Types of Consumer Credit

Consumer credit is vital to the financial ecosystem, powering economies worldwide and enabling consumers to make purchases that might otherwise be out of their reach. However, not all consumer credit works the same way. There are various types of consumer credit, each with its own unique characteristics, advantages, and disadvantages. In this, we will look at a few examples of common consumer credit types and how they work.

Types of Consumer Credit

Revolving Credit 

Revolving credit, which includes credit cards and home equity lines of credit (HELOCs), allows consumers to borrow up to a certain limit, repay the money (with interest) in variable amounts at their own pace (within certain limits), and borrow again as long as the account remains open. This flexibility makes revolving credit popular for daily expenses, emergencies, and varying costs like home renovations, where the total cost may not be known upfront.

The revolving credit is different from the type of credits where you have to decide on an amount in advance and borrow that amount as a lump sum. For people who are discplined with their money, revolving credit can be great, since you can elect to use exactly the amount of credit needed and not a cent more. For those who struggle to stay disciplined, it can be too tempting to have a larger amount of credit pre-approved and readily available.

Installment Credit

Installment credit involves loans with a set number of repayments, known as installments, over a specified period. Car loans, student loans, and personal loans are often offered in the form of installment loans.

Mortgage loans, too, fall under this category, being a long-term loan where borrowers repay the credit over years or decades. Mortage loans are typically used for substantial, one-time expenses, e.g. purchasing the real estate that will serve as collateral for the mortage loan.

For smaller installment loans, the repayment period can be fairly short, e.g. 12 months.

Many creditors will create a repayment plan for your installment loan where you repay exactly the same amount each month, since this makes it easier for borrowers to budget. During the first few repayments, the part of the repayment that goes towards the interest will be comparatively big, since you have a big principal to pay interest on. As the principal gets smaller with each repayment, the amount of interest charged will also go down. Therefore, more and more of each repayment will go towards paying down the principal.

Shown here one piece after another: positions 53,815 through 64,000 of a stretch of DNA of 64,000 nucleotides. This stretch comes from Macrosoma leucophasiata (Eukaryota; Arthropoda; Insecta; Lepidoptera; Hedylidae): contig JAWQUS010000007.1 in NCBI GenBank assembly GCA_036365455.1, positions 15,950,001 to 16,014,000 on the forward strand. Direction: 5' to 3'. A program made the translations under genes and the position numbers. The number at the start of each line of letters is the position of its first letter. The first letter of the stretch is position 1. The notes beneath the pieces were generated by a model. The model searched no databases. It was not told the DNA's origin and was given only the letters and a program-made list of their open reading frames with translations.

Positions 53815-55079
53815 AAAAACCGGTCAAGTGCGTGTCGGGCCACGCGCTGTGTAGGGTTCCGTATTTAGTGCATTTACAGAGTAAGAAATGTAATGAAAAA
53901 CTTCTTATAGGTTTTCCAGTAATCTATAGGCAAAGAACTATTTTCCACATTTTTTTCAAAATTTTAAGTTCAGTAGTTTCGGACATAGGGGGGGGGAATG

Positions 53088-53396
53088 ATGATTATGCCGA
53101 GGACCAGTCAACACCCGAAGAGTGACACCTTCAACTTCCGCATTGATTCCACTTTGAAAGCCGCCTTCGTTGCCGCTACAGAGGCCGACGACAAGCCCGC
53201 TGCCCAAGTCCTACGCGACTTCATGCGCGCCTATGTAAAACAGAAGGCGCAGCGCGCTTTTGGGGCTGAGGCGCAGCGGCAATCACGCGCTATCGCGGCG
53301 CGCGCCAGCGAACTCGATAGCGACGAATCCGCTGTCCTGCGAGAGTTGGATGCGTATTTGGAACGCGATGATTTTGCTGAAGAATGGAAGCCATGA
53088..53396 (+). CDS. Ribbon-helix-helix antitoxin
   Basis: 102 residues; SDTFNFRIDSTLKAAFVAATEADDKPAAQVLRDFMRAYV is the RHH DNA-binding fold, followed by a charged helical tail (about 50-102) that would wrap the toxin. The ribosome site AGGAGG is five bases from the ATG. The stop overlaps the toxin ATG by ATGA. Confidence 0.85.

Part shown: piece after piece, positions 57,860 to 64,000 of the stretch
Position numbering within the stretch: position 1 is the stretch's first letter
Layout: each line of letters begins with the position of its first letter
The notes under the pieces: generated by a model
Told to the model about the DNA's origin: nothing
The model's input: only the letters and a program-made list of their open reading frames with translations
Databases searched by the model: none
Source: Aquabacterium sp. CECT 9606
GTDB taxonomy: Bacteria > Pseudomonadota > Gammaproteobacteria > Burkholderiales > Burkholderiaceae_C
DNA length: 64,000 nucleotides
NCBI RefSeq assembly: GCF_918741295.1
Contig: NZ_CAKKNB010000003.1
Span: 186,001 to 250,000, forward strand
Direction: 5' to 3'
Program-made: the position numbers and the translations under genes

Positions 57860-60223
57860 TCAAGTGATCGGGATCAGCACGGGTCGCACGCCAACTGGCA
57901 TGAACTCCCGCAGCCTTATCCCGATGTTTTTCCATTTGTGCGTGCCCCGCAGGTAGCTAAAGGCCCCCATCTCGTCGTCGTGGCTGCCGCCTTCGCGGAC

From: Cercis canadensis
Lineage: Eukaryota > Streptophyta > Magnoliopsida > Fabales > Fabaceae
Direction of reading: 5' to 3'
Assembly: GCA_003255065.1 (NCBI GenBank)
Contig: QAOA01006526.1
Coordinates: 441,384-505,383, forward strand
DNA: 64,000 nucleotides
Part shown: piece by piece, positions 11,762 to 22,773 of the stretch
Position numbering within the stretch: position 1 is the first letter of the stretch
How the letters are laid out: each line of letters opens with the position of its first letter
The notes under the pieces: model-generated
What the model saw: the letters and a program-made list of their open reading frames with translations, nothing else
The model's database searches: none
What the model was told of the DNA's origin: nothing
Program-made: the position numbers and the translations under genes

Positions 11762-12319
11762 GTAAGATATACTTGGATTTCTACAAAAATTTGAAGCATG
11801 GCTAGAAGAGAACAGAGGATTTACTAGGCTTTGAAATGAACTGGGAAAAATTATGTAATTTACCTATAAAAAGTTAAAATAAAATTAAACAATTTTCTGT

Open Credit

Open credit, such as utility services or cellular contracts, involves debts that must be paid in full every month. While there’s typically no interest, but late payment penalties can be steep. Many consumers do not even thing about this as a type of credit, since they never borrowed any money. It is a credit, however, since you have been provided with goods or services without paying in advance for them.

Payday Loans 

Payday loans are short-term, high-interest loans meant to be repaid on the borrower’s next payday. These loans are often used by those with low credit scores who need quick cash for emergencies. Payday loans with harsch repayment terms and conditions can quickly lead to a cycle of debt due to the high interest rates and fees.

If you have taken out a payday loan in an emergency situation and is struggling to repay it, do not put your head in the sand. Contact the lender and see if you can be granted a longer repayment plan. It is better to have a somewhat longer plan that you can handle (even if it means a bit more in interest payments) than a short plan where you will incurr huge late fees and damage your credit score.

Another option is to contact other potential lenders, now when the emergency is over and you have a bit more time to shop around, and see if you can obtain a loan with better terms and conditions, and a more sensible repayment plan, which you can use to pay back the payday loan immediately.

Peer to Peer Lending 

Also known as P2P lending, this method lets individuals borrow and lend money without a financial institution as an intermediary. Online platforms connect borrowers and lenders directly. The interest rates vary, but can be lower than traditional loans for borrowers with good credit. Make sure you understand how the platform works and what the fee structure looks like before you use any P2P credit service.

What is the differencen between secured credits and unsecured credits?

Unsecured credit doesn’t require collateral, making it riskier for lenders and therefore often carrying higher interest rates. Credit cards and student loans are common examples of unsecured credit.

Secured credit, on the other hand, requires an asset to be used as collateral. Examples include the mortgage loan secured by the house and the car loan secured by the vehicle. Since the lender has the right to take the asset if the borrower fails to repay, interest rates for secured loans are typically lower and these loans can also be easier to qualify for.

Final thoughts

Each type of consumer credit serves a different purpose and comes with its own set of terms and conditions. When seeking credit, it’s crucial to understand these variations and choose the option that best suits your financial situation and goals. Also remember that the differences can be huge even within the same category.

Always read the fine print before taking on any credit, consider the interest rates and fees (including potential fees such as late fees). Remember, the most informed decisions come from understanding the full picture. 

Consumer credit can be a useful financial tool when used responsibly. By understanding the different types of consumer credit, borrowers can make strategic decisions to support their financial health.

This article was last updated on: June 6, 2024